Greetings, new Friends!
It’s been a pleasure meeting so many of you, mostly by way of Google Meet. A very nice feature of that method is that names and faces appear together in a little frame, greatly helping me to attach the two bits of data. I encourage you, however, when you meet me in person, to keep stating your name for a good, long time. We can add memory to our computers, but not so much to our brains. My cranial memory chips are filled with names from the fifteen churches I have served. I have to nudge and stuff more information in those crowded spaces…which takes more time that it once did.
Activities quickly populated my calendar last week. I expect that reality to continue for a good, long time. That doesn’t mean I don’t have time for you. You simply need to contact me and I will pencil your name into one of the blocks on my time sheet. Yes, I still have a paper product that lies on my office desk.
Phew! What do we call these times we are navigating? Interesting? Challenging? Maddening? Disheartening? Angry? Gut-wrenching? All of the above, and more. Right in the middle of them, I plopped into your space. I thought long and carefully about last week’s worship service and my sermon. I decided to stick with the message I had planned to share and worked diligently with Ernest Krug to populate the rest of the service with the recognition of and references to what was happening in the streets almost immediately outside of the church doors. I appreciate the many responses you sent my way, whether you agreed with my decision or not.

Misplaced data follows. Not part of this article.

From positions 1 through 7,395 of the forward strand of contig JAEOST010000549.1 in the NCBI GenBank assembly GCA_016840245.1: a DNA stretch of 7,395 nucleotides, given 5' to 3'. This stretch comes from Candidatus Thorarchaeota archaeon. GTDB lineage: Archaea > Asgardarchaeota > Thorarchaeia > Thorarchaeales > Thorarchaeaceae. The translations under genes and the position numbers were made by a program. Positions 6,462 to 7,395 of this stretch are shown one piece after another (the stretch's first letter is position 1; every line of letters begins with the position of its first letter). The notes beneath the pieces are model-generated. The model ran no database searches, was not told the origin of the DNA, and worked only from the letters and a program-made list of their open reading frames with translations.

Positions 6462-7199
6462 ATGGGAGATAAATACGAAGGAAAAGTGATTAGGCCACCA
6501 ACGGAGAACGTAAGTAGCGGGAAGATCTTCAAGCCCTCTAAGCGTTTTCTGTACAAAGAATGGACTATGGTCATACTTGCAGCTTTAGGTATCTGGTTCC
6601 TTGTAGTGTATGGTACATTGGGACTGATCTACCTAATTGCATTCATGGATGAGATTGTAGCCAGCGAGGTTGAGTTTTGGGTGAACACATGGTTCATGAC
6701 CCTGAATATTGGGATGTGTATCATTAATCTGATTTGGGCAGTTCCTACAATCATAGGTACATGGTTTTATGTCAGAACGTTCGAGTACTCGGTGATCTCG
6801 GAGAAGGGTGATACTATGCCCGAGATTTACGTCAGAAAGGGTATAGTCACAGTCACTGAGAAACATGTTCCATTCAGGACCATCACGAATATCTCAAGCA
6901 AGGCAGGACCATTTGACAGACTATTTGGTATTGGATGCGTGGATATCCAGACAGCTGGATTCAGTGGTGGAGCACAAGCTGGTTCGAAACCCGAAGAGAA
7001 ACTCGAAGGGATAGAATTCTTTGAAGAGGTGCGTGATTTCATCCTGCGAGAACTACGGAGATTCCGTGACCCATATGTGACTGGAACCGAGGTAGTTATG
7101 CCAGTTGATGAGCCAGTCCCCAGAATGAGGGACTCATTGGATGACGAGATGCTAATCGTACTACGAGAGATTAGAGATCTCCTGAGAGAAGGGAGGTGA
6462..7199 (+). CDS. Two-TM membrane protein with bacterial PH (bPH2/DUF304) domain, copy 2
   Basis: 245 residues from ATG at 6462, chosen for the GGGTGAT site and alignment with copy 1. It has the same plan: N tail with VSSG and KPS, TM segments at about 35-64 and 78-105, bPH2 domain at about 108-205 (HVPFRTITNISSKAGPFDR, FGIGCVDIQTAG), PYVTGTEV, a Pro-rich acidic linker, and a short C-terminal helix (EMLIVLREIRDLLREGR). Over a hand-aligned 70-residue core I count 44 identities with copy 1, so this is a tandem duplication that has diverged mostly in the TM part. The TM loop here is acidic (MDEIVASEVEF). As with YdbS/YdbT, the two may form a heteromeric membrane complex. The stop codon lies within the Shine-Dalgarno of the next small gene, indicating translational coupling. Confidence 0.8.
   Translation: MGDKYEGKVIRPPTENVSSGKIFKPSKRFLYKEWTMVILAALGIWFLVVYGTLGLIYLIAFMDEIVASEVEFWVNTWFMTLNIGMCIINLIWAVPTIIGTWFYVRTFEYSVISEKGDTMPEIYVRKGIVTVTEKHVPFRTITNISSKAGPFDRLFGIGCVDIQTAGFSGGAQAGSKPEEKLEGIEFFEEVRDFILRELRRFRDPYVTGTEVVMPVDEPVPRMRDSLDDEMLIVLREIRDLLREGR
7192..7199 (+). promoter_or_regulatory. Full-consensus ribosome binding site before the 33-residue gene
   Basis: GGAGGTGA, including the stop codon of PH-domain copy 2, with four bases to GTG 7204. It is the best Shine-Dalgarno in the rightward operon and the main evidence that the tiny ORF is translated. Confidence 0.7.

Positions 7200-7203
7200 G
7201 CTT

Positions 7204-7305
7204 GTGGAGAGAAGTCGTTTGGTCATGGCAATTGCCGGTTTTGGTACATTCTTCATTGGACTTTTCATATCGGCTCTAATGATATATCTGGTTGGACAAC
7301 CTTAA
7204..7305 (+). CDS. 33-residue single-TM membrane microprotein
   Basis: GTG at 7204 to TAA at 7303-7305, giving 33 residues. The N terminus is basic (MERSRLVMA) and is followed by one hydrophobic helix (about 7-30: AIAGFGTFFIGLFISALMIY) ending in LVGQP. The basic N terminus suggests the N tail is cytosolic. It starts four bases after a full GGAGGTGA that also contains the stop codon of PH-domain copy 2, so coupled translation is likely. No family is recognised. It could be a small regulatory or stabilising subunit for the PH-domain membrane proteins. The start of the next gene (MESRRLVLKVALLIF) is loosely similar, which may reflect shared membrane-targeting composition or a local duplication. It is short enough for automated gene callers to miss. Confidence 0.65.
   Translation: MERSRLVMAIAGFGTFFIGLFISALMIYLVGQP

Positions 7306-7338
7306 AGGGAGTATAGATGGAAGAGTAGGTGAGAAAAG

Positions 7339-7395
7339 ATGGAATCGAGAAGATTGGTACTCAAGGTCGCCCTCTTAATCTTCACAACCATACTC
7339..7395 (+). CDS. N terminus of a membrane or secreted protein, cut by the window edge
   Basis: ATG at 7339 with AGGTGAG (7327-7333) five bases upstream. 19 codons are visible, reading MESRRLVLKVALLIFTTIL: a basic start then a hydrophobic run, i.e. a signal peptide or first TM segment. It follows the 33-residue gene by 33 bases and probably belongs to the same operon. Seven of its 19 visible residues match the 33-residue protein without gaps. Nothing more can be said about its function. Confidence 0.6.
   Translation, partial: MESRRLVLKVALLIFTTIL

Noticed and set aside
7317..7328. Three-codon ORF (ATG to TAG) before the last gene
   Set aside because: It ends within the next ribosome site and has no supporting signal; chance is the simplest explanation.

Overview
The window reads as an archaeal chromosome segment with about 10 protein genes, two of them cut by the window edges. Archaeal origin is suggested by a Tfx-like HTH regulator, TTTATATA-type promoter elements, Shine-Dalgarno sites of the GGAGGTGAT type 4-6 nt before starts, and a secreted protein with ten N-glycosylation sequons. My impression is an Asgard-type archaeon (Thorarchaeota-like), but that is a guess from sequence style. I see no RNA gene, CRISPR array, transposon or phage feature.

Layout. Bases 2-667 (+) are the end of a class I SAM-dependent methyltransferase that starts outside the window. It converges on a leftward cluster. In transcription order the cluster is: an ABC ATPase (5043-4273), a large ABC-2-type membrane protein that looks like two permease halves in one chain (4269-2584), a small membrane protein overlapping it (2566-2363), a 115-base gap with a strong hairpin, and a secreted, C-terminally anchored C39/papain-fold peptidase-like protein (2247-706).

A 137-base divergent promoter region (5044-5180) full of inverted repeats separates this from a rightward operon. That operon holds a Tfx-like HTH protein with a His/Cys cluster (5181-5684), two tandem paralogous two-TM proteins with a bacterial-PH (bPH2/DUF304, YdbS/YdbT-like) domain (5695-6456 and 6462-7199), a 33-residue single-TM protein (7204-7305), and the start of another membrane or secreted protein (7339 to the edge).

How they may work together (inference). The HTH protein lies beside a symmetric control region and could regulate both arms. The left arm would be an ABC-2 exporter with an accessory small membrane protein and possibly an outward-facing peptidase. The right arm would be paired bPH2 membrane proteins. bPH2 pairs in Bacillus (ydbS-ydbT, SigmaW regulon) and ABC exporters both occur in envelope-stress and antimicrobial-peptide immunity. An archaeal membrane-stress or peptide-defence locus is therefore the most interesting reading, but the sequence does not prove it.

I have learned a lot during my first days at Third Church. I feel more prepared to address our social context this coming Sunday. The lectionary has us making our way through the final two-thirds of Paul’s letter to the Romans over the summer. Those passages will be the focus of my preaching for the next while. Romans 5:1-8 informs my thinking for this coming Sunday, providing me with direction in sharing thoughts about the multiple challenges we face. Third Church has a long, proud history of engagement with economic, political, social, and racial issues. I am preparing to say something about how I both affirm those commitments and how I envision serving you as we address these matters again in the present time.
I still haven’t settled on a local solution for communication with you all when I am not in my office. Remember: my office email address is the best way to contact me; and my office phone is the best tool to call me. For the time being, you can call 618-606-1053 if calling my office number does not connect us. I consider it purely a phone (it is not smart!), although you can leave short texts on it as well. And messages. Leave a message and I will return you call. I will let you know if/when I upgrade my communications technology.
The Rev. Conley A. Zomermaand, PhD
Office: (585) 271-6537, ext. 105
(618) 606-1053—after office hours; emergencies